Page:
The eternal God is your refuge, and underneath are the everlasting arms… Deuteronomy 33:27


We’ve just returned from our annual staff retreat where, after prayer times, we were given a variety of activities from which to choose. At our beautiful retreat center in the Texas Hill Country, the staff has erected “The Screamer” whose name was not at all attractive to me. But I decided to see what there was to scream about, not sure I wanted to participate.
We approached a flat pasture where two telephone poles were erected with cables stretched from side to side and another cable falling to the ground. The idea was to get into a harness, be lifted up to the top by one’s friends, and then release a cable that allows “the screamer” to swing back and forth between the poles while making a descent.
Typically, I do not like heights. Yes, as a teen I climbed to the top of the Statue of Liberty and I’ve soared down tall mountains on skis, but I don’t like teetering on the edge of a symphony box and looking down at the seats far below. I do not like heights.
But there was something different about this challenge. Trusted specialists had erected the course; trusted friends would strap me into a harness; the trusted camp director would himself hook me onto the cable; and trusted friends would hoist me into the sky screaming, “You can do it. Go, Marthe.” And so, I did. When I got to the ceiling of the clear Hill Country sky, I looked below and saw my friends laughing and smiling. I released the cord and found myself soaring. I flew in circles, and I swung between the poles. Effortlessly, I glided through space until I found myself in the arms of those who were waiting below.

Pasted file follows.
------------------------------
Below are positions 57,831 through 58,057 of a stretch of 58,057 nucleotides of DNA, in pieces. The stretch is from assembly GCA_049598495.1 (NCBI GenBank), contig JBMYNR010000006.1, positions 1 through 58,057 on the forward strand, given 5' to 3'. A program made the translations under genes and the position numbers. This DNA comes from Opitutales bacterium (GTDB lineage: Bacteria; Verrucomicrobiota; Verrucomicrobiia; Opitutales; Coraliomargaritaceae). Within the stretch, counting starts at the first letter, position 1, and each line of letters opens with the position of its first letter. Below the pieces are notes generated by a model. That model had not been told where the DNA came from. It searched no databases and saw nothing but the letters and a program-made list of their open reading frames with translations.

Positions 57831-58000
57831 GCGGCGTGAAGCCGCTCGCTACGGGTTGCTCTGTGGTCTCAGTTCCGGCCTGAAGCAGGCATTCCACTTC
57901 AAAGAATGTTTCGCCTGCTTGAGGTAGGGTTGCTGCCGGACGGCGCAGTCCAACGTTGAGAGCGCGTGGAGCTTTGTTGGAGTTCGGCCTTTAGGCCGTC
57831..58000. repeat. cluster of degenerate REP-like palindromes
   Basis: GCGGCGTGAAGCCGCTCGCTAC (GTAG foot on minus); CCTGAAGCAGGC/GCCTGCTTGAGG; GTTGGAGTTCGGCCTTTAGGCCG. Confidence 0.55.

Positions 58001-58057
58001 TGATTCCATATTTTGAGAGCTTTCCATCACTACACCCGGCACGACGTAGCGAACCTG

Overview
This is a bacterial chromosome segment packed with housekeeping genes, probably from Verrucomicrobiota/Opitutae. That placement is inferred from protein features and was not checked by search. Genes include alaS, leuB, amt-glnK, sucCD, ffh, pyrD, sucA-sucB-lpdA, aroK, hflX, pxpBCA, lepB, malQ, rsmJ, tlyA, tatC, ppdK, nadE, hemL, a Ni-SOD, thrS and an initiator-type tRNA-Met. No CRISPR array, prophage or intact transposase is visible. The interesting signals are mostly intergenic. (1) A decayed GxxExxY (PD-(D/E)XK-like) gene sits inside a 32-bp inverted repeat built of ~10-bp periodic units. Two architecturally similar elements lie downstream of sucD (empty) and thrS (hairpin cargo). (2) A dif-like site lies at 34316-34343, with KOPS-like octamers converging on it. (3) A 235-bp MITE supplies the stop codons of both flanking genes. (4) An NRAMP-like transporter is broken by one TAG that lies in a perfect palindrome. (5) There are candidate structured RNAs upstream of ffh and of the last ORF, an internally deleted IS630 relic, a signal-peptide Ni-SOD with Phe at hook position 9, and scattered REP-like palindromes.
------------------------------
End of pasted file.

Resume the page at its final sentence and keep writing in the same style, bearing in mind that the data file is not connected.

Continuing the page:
Camp materials state that this kind of experience helps campers build trusted relationships, develop confidence, and promote a sense of being rooted, among other things. For me, someone who doesn’t like peering into the Grand Canyon, I was given a concrete example of what trust is all about. In no way could I have helped myself while I was suspended in the sky, but my friends were ensuring my safety AND my enjoyment.
Trust is not just about having faith in our friends, but, ultimately, it’s about having faith in the One who never fails. When God calls us to a situation, he’s the One who fits us with the protective gear we need (Eph. 6:11-18); he’s the One who has created the environment into which we are thrust (John 1:3); he’s the One who holds the rope that keeps us from wandering into danger (Isa. 41:13); and he’s the One who watches, cheering us on, ready to encircle us with his loving arms (Deut. 33:27).
Would you like to take a ride on “The Screamer?” You’ll learn a lot about trust, about protection, and about everlasting arms ready to enfold you.

Father, thank you that in you there is ultimate confidence, protection, security, and everything we need for this life. Help us to let go of everything that limits us and put our trust in you. In Jesus’ name. AMEN.


For when I am weak, then I am strong. II Corinthians 12:10